Leaked passwords are a danger, we know that, we’ve made a business out if it! We’ve equipped ourselves with a password manager from day one. Unfortunately though, the service we had was neither user-friendly nor admin-friendly. That is not acceptable from a security perspective. Good UX makes for good security: Users will always take the path of least resistance ; as security professionals, we must recognize that and work on making that path the secure one.
So out went the old password manager, and in came the new one! The migration was not straightforward as we needed every individual to move their own private vault. We made automated tools available and a how-to guide to ease the transition. It was carried it out successfully over several weeks. We could not be happier with the end result.
Workers’ workstations usually are prime targets for initial compromise. Securing them may not be as sexy as configuring the next-generation cloud intrusion detection system, yet it’s an absolute necessity. I made sure we spent enough time with the IT team to go over their hardening process and workflow automation, looking for and fixing potential security misconfigurations.
This is the big one. Having seen how ineffective IAM slows down an organization, I made it my mission to upgrade GitGuardian’s system to embrace (near) total automation.
Using Terraform & automated workflows, my team and I are working on eliminating the friction & frustration created by centralized manual permission management. Users can now be onboarded & offboarded in minutes, with little effort.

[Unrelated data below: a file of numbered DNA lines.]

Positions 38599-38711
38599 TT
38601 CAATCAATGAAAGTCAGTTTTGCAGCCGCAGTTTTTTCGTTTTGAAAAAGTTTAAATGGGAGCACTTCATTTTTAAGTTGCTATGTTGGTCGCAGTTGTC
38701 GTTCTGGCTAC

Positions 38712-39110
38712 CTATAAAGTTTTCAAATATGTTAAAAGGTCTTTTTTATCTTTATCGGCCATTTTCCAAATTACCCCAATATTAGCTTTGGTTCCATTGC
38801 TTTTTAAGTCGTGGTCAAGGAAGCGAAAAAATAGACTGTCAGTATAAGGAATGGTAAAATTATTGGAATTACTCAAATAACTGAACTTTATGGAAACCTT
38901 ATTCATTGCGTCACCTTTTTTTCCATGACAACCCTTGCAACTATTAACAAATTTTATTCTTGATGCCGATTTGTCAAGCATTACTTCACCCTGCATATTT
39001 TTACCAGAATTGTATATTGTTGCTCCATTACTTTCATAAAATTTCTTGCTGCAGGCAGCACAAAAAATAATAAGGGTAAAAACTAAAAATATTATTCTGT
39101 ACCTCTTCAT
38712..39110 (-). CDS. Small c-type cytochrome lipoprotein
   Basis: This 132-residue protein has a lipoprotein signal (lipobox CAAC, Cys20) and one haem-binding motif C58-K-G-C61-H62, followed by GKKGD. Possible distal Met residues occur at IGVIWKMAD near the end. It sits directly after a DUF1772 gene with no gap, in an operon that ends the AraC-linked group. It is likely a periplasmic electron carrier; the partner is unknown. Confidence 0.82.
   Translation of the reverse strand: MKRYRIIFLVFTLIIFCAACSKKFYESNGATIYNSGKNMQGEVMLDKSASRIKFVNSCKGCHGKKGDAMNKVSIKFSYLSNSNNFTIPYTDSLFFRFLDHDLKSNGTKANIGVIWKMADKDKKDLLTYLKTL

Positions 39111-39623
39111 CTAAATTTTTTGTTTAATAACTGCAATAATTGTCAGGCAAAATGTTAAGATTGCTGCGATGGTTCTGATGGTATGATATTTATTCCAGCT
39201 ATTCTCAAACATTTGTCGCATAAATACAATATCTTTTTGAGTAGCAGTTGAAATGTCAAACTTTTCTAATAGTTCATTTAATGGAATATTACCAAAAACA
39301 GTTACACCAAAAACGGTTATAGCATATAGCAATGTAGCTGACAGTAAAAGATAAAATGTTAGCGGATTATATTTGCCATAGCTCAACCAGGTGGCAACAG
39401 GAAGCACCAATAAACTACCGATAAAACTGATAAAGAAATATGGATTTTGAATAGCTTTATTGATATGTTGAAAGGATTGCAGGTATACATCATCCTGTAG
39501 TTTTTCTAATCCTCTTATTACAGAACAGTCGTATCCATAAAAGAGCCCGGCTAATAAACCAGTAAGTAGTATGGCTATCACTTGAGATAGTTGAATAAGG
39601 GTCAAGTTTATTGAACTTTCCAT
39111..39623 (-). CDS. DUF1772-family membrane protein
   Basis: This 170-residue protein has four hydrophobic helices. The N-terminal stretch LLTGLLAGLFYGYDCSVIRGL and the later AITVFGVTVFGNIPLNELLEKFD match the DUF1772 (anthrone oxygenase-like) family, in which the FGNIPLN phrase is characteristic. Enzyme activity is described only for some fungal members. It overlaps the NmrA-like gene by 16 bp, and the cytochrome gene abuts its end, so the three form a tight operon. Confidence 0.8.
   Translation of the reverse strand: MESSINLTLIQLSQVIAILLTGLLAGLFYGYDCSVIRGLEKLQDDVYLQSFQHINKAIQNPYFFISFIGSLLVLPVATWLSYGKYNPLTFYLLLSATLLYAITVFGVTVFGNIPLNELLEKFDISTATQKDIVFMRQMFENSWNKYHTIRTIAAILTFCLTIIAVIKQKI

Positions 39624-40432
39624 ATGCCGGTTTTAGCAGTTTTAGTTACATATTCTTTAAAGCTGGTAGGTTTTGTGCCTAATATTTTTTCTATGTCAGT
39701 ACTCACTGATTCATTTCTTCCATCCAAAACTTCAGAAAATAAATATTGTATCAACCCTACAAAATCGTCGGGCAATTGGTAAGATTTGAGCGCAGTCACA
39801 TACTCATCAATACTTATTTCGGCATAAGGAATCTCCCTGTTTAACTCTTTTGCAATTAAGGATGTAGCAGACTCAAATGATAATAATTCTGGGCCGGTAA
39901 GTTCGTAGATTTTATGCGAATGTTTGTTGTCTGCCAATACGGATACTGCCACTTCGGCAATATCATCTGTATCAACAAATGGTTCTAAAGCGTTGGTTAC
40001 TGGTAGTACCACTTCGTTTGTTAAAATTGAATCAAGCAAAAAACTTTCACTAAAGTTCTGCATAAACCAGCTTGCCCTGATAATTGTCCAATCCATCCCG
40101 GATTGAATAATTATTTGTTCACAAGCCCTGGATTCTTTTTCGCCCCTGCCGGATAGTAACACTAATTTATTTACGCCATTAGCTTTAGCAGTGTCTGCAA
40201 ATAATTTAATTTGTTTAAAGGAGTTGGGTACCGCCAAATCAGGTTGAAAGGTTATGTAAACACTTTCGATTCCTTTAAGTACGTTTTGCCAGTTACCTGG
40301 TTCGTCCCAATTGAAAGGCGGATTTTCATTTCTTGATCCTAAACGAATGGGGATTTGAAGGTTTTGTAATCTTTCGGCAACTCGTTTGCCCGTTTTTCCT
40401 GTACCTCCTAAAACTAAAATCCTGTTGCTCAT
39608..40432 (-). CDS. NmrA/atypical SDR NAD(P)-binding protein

The real kicker though is that users at the company can audit & contribute to our IAM automation system with a mere pull request. The code is freely available internally, and documentation allows anyone to suggest changes to that codebase to tailor their permissions to their needs. Doing so moves security people out of the proverbial ivory tower and onto the engineering terrain, and that’s not such a terrible thing.
Utter the words “mandatory security awareness video” and it’s likely some people will roll their eyes.
At GitGuardian, we’re convinced that the security responsibility does not solely fall on users’ shoulders. Yet, good security trainings are unequivocally effective at getting the user to react when other measures fail.
The key word in that sentence is “good”. To make our security trainings actually good, we’ve invested time and effort into crafting 3 separate workshops (trainings for everyone, for engineers & for product managers) collecting feedback and continuously improving our workshops. We’ve paid particular attention to keeping Guardians engaged throughout.